Right, you had a question. Yes, we believe that coloring in, tearing out, and then selling pages from Dover Publications is permissible for a few reasons. Without first considering copyright law, we can't imagine that Dover -- a company with a lot of goodwill amongst crafts artists -- would pursue legal claims against an 60+ artist selling single images from their mandala books at a crafts fair. (They'd be headed for a variation of the Streisand Effect!) In any case, you could probably make a decent claim under copyright law that your use is justified by the first sale doctrine. (Note that the first sale doctrine can be a complicated pointy-headed kind of issue, as we discussed in a previous post.)
Dover's Policy. In any case, we looked at Dover's policy as expressed in one of their Mandala books. Reproductions by a graphics service (you're not doing that) are prohibited. The policy also states:
"You may use the designs and illustrations for graphics and crafts applications, free and without special permission provided that you include no more than four in the same publication or project."We're not sure that applies to what you're doing -- you're not assembling a publication or project -- but we think it indicates a level of tolerance for crafts people with similar projects. We think as long as you avoid selling reproductions of your images, and as long as you avoid using coloring books that specifically prohibit what you're doing, you should have a green light for your plan.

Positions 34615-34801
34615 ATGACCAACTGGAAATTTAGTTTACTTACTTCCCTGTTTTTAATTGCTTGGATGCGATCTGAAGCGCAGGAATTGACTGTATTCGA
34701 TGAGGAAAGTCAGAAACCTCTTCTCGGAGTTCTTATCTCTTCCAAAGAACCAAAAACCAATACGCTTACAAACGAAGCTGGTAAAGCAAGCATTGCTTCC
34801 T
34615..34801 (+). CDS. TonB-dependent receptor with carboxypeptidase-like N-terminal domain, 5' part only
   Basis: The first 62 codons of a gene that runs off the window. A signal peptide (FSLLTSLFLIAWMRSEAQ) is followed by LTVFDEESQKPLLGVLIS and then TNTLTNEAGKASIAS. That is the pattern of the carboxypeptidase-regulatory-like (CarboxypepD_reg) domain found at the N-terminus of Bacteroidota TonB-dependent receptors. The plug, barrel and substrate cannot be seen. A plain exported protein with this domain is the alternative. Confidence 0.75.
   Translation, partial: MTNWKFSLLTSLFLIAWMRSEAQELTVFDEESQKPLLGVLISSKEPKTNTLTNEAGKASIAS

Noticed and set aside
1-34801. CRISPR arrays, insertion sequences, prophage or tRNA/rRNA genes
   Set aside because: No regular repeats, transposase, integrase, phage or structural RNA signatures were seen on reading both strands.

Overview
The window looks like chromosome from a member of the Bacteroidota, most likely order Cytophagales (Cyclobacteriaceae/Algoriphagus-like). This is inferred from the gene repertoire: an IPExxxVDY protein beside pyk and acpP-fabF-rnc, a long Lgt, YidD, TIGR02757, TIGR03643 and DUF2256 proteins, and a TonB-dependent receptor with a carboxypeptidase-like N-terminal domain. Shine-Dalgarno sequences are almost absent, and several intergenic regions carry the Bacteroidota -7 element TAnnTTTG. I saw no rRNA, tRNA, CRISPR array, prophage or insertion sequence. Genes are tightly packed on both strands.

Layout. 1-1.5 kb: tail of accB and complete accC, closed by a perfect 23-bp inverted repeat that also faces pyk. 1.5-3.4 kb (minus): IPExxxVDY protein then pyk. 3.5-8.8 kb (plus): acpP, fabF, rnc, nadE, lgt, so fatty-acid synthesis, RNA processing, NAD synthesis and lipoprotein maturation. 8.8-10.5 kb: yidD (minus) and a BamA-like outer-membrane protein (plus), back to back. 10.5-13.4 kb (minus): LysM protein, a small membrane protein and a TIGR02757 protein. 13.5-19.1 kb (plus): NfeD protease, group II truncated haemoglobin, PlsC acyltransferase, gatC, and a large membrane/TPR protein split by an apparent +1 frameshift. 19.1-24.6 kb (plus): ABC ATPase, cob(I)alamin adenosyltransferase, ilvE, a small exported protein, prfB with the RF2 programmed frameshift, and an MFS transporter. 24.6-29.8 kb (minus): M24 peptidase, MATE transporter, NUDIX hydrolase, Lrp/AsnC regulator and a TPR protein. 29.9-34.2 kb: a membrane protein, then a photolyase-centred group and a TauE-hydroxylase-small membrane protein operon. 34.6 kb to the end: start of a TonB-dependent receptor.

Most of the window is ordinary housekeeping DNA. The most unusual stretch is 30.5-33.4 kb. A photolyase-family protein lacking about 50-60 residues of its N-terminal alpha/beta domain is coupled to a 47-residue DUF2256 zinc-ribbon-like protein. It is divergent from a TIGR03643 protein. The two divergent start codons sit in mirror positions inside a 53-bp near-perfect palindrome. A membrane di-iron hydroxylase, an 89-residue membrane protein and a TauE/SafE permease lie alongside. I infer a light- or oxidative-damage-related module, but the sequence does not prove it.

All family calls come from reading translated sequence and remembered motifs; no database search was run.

Friday, April 6, 2012
Thursday, April 5, 2012
Right, you had a question. If you don't already regret asking your question, you'll surely regret it once we start spouting this answer. If you want your book to be published by somebody legit -- that is, more than a publish-on-demand limited edition -- you'll have to get permission. That's because if you're seeking a publishing deal, that deal will likely require that you get permission and indemnify for all rights. And the photo permissions may be a little complex because you're not seeking to reproduce the images -- you're seeking to modify them so that they can be used in a coloring book (known as creating a derivative). In other words, the standard stock photo license won't work. If you hired an artist to recreate these photos, the rules would likely be the same (Although if the artist uses sufficient creative license -- resulting in less similarity -- there's less need to seek permission, as described below). Of course, all of this is based on the likelihood that a copyright holder will find your work.